The President of India, Mr Pranab Mukherjee, arrived in the country yesterday for a two-day state visit expected to consolidate the relations between the two countries. He was met on arrival by a Ghana government delegation, led by the Vice-President Kwesi Bekoe Amissah-Arthur, on the first leg of his six-day African tour that will also take him to neighbouring Cote d’Ivoire and Namibia.
The Air India aircraft carrying the Indian leader touched down at the Kotoka International Airport at exactly 3.45 p.m. amid the colourful display of Ghana’s rich traditions by the Ghana Dance Ensemble and cheers from flag-waving students of the Delhi Public School (DPS) International. Accompanied by a Minister of State, Members of Parliament, senior officials and a business delegation, President Mukherjee is expected to sign agreements with President John Dramani Mahama on a joint commission and the renewal of a cultural exchange programme.
With the red carpet rolled out for him, a bespectacled Mr Mukherjee, dressed in black suit over a black shoe, took calculated steps to inspect a guard of honour mounted by the Ghana Armed Forces. Mr Mukherjee inspected a guard of honour mounted by the Ghana Armed Forces (GAF).
Friendship In a terse statement, the soft-spoken Indian leader reiterated the friendship between Ghana and India and said his coming to Ghana was to consolidate the bond between them, as well as explore ways of improving the lives of their citizenry.
He is the first India President to visit Ghana since the two countries established diplomatic relations more than 50 years ago. Apart from ministerial visits to Ghana, the most high-profile Indian leader to visit Ghana was Prime Minister Shri P.V. Narasimha Rao in 1995.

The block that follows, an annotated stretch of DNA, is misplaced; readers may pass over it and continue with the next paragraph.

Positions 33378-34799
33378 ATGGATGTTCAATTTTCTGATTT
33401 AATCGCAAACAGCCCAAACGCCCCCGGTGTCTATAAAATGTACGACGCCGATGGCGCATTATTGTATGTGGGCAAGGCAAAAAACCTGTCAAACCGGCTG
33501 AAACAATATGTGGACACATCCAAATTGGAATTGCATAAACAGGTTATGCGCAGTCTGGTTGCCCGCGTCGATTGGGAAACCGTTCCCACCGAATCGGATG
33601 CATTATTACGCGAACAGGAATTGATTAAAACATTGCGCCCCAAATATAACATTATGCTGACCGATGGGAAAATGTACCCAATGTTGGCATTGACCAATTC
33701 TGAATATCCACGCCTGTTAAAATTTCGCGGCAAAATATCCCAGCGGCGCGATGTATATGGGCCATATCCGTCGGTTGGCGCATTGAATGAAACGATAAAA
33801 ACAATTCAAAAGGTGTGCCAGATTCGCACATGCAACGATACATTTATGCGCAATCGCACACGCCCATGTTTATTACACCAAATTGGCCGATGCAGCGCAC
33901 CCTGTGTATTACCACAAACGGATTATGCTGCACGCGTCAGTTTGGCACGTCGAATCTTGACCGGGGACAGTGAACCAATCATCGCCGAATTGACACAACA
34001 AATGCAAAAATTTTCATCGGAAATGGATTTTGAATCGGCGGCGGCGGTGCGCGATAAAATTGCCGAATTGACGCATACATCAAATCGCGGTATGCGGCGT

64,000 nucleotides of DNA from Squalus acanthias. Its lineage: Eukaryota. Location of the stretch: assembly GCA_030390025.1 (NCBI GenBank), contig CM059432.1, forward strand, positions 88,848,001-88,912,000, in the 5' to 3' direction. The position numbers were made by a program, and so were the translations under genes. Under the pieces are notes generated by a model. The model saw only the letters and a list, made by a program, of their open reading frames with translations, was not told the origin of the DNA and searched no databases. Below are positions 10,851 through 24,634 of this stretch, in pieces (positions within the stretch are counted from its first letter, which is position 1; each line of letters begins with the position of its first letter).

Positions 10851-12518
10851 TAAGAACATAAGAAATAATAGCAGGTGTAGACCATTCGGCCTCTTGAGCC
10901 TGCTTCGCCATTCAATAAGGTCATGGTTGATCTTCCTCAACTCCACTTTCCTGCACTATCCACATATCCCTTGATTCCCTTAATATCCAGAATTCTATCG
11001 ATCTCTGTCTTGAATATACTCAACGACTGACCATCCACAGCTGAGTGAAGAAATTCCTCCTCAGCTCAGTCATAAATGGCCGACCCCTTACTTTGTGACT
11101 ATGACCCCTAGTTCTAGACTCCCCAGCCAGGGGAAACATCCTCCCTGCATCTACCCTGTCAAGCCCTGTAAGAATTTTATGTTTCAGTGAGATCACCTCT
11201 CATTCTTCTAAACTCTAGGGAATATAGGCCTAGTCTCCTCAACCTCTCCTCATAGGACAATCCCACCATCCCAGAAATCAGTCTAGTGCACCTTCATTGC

Schedule The itinerary of the Indian President includes the unveiling of a statue of Mahatma Gandhi, a gift from the Indian Council of Cultural Relations, and the signing of a number of agreements which may include visa waivers. He will also plant a seedling at the Flagstaff House, which was built with Indian assistance.
He is scheduled to visit the India-Ghana Kofi Annan Centre of ICT Excellence in Accra, which was set up with an Indian assistance of US$2.86 million, and hold bilateral talks with President Mahama, which will be followed by delegation-level talks.
A number of agreements are ready for signing, including the setting up of the Ghana/India Joint Commission and the renewal of an existing cultural exchange programme. President Mukherjee is also scheduled to deliver an address at a joint business forum at the University of Ghana, Legon.
Additionally, he will interact with the Indian community at a reception to be organised in his honour by the Indian High Commission.
President Mahama will host a state banquet in honour of the visiting President and his delegation at the State House. Since the establishment of relations between the two countries, more than 50 years ago, fuelled by the friendship between Ghana’s first President, Dr Kwame Nkrumah, and his Indian counterpart, Prime Minister Jawaharlal Nehru, diplomatic, political and trade ties have been growing. Indian footprint According to the Ghana Investment Promotion Centre (GIPC), Indian companies have invested in more than 600 projects, with total investment of almost $1 billion, since 1994. India has an impressive economic footprint in Ghana.
Aside from some of its citizens contributing significantly to job creation, India has been participating in Ghana’s development by providing assistance in the setting up of projects through the provision of lines of credit and grants. As of January 2015, the government of India had extended lines of credit amounting to US$224 million to Ghana for various development projects.
While Ghana’s main (traditional) exports to India have been gold, cocoa and timber products, India’s major exports to Ghana include pharmaceuticals, telecommunication equipment, agricultural machinery, electrical equipment, plastics, steel and cement.
The Indian government also provided a $24-million grant for the revamping of the Komenda Sugar Factory to support the government’s effort to reduce the country’s sugar import bill.